Characters Discussed

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Last Updated on May 7, 2015, by eNotes Editorial. Word Count: 560

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Abel Guevez de Argensola

Abel Guevez de Argensola (ah-BEHL geh-VEHS deh ahr-gehn-SOH-lah), a Venezuelan living in Georgetown, British Guiana. Uninterested in politics, sport, or commerce, he loves the world of nature and the spirit. As a youth he was involved in an abortive Caracas political conspiracy. Fleeing for his life, he disappeared into the Guayana wilderness and lived for some months among the Indians and with Nuflo and Rima. Loving Rima with an etherealized but passionate love, he (with Nuflo) accompanied her in a fruitless search for her mother’s people. Maddened and grief-stricken upon learning of Rima’s murder, he fled from Runi’s village, returned after it was sacked by Managa, gathered Rima’s ashes in an urn, and, half-dead, finally reached Georgetown, where he has since lived. Having loved and lost Rima, he understands the loneliness she felt when she longed for her mother’s people.


Riolama (rree-oh-LAH-mah), or Rima (RREE-mah), a girl of the Venezuelan forest. Daughter of an unknown father and a mysterious young woman whose life Nuflo saved about seventeen years earlier, she has been brought up by the old man, who pretends that he is her grandfather. Slim, less than five feet tall, with delicately small hands and feet, she is like the wood nymphs of ancient legend or like the spirit of nature itself in its beautiful, mysterious aspects. Her abundant dark iridescent hair is cloudlike, her pale skin seems at times almost transparent, and her dark eyes are lustrous. In the forest, she is like a wild creature, but one that fears no harm and will permit no harm to other creatures; there, she utters a beautiful, birdlike language in a lovely, warbling voice. In Nuflo’s lodge she is shy and reticent and speaks Spanish, in which she also converses with Abel. When occasionally angered, she reminds Abel of a beautiful wasp, as stinging words issue from her. After the trip to Riolama and the final realization that it was a vain illusion that she would find her mother’s people, she confesses her love for Abel. Returning to Nuflo’s lodge ahead of Nuflo and Abel, she is found in a tree by Runi’s men and is burned to death.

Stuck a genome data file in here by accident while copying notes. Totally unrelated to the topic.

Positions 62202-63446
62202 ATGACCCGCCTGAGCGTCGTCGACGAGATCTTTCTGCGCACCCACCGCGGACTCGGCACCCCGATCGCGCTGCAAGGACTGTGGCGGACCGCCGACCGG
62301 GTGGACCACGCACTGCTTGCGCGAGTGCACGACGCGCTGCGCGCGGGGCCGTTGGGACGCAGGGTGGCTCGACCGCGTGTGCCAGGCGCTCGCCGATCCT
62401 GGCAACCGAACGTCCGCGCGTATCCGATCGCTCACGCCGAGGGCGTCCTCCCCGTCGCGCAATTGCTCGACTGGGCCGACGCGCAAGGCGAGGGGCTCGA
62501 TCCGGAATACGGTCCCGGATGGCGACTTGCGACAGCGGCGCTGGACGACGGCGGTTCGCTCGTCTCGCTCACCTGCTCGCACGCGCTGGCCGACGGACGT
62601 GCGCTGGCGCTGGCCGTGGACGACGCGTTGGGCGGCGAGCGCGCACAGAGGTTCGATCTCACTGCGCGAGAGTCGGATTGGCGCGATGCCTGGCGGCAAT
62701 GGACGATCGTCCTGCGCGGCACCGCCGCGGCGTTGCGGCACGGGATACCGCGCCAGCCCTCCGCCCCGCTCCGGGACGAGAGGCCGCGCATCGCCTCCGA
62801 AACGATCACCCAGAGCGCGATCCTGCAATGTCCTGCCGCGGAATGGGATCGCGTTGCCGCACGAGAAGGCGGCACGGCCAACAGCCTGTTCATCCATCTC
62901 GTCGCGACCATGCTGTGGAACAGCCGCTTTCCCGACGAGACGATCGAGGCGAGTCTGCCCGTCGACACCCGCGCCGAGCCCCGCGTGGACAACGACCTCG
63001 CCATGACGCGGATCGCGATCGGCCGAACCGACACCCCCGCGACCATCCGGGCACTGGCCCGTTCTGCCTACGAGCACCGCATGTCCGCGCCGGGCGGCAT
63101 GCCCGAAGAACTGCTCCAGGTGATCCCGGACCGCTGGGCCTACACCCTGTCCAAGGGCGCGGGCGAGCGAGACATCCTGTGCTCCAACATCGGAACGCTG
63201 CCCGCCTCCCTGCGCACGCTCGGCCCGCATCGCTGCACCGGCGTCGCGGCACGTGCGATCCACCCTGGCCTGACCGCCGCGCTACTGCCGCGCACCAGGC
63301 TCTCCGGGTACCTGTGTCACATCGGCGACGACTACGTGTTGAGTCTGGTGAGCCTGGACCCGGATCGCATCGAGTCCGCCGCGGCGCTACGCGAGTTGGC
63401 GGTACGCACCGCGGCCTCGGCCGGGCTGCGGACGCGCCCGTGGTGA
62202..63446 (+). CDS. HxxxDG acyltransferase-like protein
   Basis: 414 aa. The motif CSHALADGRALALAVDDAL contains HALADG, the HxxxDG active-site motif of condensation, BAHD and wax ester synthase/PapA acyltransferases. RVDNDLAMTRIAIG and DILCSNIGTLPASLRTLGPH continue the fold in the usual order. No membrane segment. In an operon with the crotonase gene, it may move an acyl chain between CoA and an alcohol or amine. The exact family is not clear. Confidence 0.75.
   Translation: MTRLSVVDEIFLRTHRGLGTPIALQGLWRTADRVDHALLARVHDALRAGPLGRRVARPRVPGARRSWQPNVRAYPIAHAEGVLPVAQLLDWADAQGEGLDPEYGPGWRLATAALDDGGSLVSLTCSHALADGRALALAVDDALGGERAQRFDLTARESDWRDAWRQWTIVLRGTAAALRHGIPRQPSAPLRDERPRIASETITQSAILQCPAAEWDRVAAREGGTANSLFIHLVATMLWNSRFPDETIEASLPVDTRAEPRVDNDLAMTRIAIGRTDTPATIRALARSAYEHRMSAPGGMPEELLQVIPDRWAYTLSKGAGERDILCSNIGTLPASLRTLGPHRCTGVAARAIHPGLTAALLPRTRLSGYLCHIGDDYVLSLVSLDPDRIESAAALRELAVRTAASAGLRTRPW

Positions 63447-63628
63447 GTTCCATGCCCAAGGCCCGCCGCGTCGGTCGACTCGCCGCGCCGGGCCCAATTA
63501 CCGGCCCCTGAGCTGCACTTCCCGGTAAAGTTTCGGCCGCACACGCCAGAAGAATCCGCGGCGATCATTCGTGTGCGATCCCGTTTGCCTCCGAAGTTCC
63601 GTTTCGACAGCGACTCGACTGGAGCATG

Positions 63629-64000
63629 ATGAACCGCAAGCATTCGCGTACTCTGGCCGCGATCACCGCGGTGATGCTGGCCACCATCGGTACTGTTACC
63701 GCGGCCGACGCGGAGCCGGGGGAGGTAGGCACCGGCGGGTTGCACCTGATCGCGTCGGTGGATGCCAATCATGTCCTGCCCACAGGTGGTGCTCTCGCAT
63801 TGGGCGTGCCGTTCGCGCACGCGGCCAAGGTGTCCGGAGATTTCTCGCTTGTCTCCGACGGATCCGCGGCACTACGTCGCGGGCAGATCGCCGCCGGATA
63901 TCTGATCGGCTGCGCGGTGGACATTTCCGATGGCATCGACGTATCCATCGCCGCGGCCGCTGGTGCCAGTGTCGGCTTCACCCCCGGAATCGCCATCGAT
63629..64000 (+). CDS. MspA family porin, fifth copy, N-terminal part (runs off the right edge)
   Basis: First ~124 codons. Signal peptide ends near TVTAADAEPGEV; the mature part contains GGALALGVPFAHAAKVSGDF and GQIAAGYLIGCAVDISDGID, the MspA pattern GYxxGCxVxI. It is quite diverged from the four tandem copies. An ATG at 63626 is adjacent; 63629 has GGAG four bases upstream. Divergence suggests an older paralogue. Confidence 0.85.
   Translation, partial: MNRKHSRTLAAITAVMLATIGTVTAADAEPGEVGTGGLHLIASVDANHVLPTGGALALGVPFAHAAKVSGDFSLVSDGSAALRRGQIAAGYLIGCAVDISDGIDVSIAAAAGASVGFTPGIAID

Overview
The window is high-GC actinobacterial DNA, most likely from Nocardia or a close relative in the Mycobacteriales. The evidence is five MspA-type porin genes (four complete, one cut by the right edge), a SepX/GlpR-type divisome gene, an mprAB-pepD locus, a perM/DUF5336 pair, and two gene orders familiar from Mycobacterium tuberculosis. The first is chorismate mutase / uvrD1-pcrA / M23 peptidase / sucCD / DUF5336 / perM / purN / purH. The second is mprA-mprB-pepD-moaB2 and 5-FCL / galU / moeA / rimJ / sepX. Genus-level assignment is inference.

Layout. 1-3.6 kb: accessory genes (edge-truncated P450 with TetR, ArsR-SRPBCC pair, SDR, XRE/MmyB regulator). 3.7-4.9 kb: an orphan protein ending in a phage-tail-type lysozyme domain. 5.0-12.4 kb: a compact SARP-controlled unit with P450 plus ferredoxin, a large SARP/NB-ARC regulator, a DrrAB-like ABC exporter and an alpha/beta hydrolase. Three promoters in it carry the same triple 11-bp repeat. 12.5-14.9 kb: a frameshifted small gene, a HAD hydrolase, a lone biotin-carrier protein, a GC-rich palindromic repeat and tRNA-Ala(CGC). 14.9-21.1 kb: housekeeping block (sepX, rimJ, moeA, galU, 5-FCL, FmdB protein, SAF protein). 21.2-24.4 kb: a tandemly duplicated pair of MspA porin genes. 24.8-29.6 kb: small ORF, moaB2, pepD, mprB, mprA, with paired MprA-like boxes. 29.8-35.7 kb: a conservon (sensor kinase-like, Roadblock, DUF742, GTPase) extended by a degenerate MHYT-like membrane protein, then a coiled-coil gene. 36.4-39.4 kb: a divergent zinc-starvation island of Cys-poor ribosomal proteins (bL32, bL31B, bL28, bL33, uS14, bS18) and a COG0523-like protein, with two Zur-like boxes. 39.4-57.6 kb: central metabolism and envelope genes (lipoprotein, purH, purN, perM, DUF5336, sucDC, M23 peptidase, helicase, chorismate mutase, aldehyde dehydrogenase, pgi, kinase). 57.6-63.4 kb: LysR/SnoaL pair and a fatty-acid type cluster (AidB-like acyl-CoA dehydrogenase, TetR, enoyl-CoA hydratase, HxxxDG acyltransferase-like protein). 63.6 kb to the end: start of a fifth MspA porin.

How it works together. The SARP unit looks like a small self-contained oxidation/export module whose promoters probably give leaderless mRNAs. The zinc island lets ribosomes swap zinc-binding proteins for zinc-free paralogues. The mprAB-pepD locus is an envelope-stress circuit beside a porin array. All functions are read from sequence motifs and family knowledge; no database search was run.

Nuflo (NEW-floh), a white-bearded, brown-skinned old hunter with whom Rima lives. To avoid offending her, he sneaks away to kill forest animals and cook them for himself and his two foul-smelling dogs. A frequent critic of the state of the world, he superstitiously believes that Rima has supernatural powers that she might use to make things better, especially for an old man with many sins on his conscience. He is killed by Indians.


Runi (RREW-nee), a Guayana Indian chief, a friend and later an enemy of Abel.


Kua-kó (KEW-ah-KOH), nephew of Runi and friend of Abel, whom he teaches to use a blowpipe in the hope that he will kill Rima, for the Indians regard her as an evil spirit, a daughter of the Didi. After telling Abel of the burning of Rima, he pursues when Abel flees and is stabbed to death.


Cla-Cla (KLAH-klah), a talkative, wrinkled old woman, grandmother of Kua-kó.


Managa (mah-NAHN-gah), chief of an Indian tribe at enmity with Runi. Abel flees to Managa after killing Kua-kó and incites him to kill Runi and the murderers of Rima.




Critical Essays